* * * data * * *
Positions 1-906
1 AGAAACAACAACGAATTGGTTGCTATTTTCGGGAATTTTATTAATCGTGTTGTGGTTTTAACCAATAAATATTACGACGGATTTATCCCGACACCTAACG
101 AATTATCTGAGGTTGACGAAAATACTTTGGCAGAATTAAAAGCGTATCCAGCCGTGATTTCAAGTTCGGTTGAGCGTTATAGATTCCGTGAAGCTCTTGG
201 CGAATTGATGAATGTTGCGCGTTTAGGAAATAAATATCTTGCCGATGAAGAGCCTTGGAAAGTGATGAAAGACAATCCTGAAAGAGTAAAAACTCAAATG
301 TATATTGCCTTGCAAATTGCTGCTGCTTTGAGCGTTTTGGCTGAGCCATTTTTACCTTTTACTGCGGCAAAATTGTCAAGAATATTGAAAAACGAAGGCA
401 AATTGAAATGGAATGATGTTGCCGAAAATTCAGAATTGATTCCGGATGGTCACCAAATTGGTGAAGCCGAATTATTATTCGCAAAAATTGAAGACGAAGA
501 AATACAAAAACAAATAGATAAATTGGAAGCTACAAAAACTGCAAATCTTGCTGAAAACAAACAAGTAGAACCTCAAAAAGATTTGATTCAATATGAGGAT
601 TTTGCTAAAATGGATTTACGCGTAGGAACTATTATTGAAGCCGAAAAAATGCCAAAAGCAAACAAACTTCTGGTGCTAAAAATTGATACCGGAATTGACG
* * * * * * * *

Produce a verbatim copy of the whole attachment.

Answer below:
Positions 1-906
1 AGAAACAACAACGAATTGGTTGCTATTTTCGGGAATTTTATTAATCGTGTTGTGGTTTTAACCAATAAATATTACGACGGATTTATCCCGACACCTAACG
101 AATTATCTGAGGTTGACGAAAATACTTTGGCAGAATTAAAAGCGTATCCAGCCGTGATTTCAAGTTCGGTTGAGCGTTATAGATTCCGTGAAGCTCTTGG
201 CGAATTGATGAATGTTGCGCGTTTAGGAAATAAATATCTTGCCGATGAAGAGCCTTGGAAAGTGATGAAAGACAATCCTGAAAGAGTAAAAACTCAAATG
301 TATATTGCCTTGCAAATTGCTGCTGCTTTGAGCGTTTTGGCTGAGCCATTTTTACCTTTTACTGCGGCAAAATTGTCAAGAATATTGAAAAACGAAGGCA
401 AATTGAAATGGAATGATGTTGCCGAAAATTCAGAATTGATTCCGGATGGTCACCAAATTGGTGAAGCCGAATTATTATTCGCAAAAATTGAAGACGAAGA
501 AATACAAAAACAAATAGATAAATTGGAAGCTACAAAAACTGCAAATCTTGCTGAAAACAAACAAGTAGAACCTCAAAAAGATTTGATTCAATATGAGGAT
601 TTTGCTAAAATGGATTTACGCGTAGGAACTATTATTGAAGCCGAAAAAATGCCAAAAGCAAACAAACTTCTGGTGCTAAAAATTGATACCGGAATTGACG